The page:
This post was sponsored by AccuServ Heating.
When we think of home, one of the first things we typically think of is comfort. We imagine our homes to be a place where we can take refuge from the heat or cold outside. For that reason, we place a great deal of emphasis on having a heating and cooling system that works well.
As we put more and more emphasis on being green as well as on saving money, those factors play a part in our choice of heating and cooling systems as well. Geothermal was the first technology to really get everyone’s attention about saving on pollution and expense, but it requires a considerable amount of outdoor space that not everyone has access to.
The newest option is solar-powered climate control. These systems use an outdoor collector to gather energy from the sun and to create the hot and cold air needed to keep the home at a comfortable temperature. These systems are quickly gaining popularity.
But how are they really different from traditional electric and gas systems? On a daily basis, what might you have to do with a solar unit that the other systems won’t require and vice versa? Let’s look at a few details.
First, solar heating and cooling cuts you loose from about 75% of your consumption of public utilities. It can bring an immediate end to your worries about their constant rate hikes, taxes, and other costs. And in the event of an electrical outage, you can maintain the climate in your home with a much smaller backup generator. In addition, the solar unit will generate hot water for your home and can even heat a swimming pool, all without a spinning power or gas meter.
The downside is that unlike public utilities, which are rarely interrupted and can be repaired when they are, the sun can go many consecutive days without being visible. A long stretch of cloudy weather could impair its function while your neighbor’s furnace continues to work. And since your home already has a water heater and probably a heat pump, you are essentially throwing away those very expensive appliances when you bypass them. As for energy savings, most homes can do just as well with a geothermal system.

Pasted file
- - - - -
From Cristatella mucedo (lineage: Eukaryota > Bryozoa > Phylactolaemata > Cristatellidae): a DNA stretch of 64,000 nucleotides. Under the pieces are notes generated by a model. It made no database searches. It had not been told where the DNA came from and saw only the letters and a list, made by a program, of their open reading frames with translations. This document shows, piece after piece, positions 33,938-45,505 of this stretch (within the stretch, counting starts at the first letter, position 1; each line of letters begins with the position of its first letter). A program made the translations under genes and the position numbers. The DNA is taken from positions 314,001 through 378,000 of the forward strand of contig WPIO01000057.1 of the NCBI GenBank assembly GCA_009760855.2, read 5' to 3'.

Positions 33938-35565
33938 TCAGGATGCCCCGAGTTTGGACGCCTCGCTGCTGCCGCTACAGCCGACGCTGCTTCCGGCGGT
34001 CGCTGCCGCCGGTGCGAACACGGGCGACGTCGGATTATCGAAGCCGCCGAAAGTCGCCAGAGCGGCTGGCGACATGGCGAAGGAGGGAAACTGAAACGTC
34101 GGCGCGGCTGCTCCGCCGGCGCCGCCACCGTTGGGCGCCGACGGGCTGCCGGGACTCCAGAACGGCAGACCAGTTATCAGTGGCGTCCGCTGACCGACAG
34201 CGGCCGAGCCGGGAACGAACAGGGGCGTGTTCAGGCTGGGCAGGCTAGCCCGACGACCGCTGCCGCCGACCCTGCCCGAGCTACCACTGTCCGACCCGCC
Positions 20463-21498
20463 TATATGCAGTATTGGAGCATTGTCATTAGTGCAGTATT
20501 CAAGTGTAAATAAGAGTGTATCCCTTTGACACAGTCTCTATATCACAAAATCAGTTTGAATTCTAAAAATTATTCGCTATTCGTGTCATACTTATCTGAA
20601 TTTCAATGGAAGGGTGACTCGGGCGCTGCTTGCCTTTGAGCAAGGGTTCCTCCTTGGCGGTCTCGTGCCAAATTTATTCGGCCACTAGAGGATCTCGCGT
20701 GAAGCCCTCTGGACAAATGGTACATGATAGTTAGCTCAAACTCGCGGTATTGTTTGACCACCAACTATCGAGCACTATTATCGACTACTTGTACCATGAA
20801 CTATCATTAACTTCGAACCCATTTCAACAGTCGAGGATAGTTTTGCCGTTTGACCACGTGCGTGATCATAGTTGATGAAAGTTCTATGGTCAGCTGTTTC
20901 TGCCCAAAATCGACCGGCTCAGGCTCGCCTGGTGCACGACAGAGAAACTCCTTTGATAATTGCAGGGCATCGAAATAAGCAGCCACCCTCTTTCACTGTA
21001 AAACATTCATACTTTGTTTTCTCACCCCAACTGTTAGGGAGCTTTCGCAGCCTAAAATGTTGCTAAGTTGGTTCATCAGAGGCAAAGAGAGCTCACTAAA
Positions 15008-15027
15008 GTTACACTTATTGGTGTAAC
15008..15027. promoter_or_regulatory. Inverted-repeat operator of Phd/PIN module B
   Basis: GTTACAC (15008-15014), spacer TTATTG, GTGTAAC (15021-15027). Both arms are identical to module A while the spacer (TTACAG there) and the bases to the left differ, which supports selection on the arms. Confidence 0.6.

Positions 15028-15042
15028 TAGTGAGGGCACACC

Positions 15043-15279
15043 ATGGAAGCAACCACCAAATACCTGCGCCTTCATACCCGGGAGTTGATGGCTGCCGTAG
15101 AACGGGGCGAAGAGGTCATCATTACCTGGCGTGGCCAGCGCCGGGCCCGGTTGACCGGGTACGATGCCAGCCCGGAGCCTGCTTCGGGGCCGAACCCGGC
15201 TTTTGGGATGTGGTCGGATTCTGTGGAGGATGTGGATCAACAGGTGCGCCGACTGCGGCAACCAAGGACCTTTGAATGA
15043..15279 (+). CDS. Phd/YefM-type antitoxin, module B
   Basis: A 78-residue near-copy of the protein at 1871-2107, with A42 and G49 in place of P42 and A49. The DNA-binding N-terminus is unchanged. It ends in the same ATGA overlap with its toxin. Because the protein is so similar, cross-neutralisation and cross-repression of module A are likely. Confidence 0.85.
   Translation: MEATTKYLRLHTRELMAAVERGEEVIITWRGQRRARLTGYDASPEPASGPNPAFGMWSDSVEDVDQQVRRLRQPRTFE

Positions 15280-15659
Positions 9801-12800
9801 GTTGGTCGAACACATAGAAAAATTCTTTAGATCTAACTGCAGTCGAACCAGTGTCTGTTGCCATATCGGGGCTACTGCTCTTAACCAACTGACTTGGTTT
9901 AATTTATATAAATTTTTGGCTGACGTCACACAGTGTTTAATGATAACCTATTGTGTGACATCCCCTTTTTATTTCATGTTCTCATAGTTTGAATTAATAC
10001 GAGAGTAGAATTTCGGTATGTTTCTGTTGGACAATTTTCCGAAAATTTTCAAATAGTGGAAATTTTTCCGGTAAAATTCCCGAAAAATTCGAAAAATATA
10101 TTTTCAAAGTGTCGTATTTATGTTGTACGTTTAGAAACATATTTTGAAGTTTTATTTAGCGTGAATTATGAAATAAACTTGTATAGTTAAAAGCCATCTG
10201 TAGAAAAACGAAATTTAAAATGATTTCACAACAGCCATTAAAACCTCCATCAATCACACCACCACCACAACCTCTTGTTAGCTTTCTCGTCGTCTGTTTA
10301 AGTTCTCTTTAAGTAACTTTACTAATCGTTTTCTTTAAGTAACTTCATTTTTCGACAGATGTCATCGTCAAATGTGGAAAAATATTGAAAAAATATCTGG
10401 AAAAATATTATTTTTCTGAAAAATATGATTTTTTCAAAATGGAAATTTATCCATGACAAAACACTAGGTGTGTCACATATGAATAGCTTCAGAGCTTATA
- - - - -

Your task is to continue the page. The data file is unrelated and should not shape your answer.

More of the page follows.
Solar heating and cooling also lower the cooling costs in your home. Summertime sun can dramatically increase the temperature in your home, making heavy demands on your air conditioner. A solar unit placed on the sunniest side of the home will not only cool the house actively, it will also help passively by intercepting much of the sun before it ever hits the house. Of course, properly placed shade trees can do the very same thing, without nearly as much cost and with the added benefit of beautification.
One significant disadvantage of solar units is installation and upkeep. These systems can be very expensive to install, and right now they are not available in every part of the country. Technicians may not be able to get to you for repairs as quickly as the people who work with traditional systems.
The earlier you take on solar technology, the more you will pay and the harder it will be to get someone qualified to work on it. Given the low number of these units that are in operation, there could be a lot of trial and error associated with their repair. Heat pumps and geothermal units have been around for years, and an experienced technician is rarely stumped.
Finally, there is the issue of home value. Installing a solar unit may create increased value by lowering utility costs, but many potential buyers may be scared away by the unfamiliar technology. If a realtor says the home has a heat pump, buyers understand. If that realtor says it has solar heat, they will be skeptical—and offer less.
There are applications where solar heating and cooling systems may ultimately end up being a great option. But there is a very steep learning curve for everyone from owners to technicians, and only time will flatten it. There is also the point that such units replace a lot of things that may not need to be replaced. As with any home project, it just takes some careful review.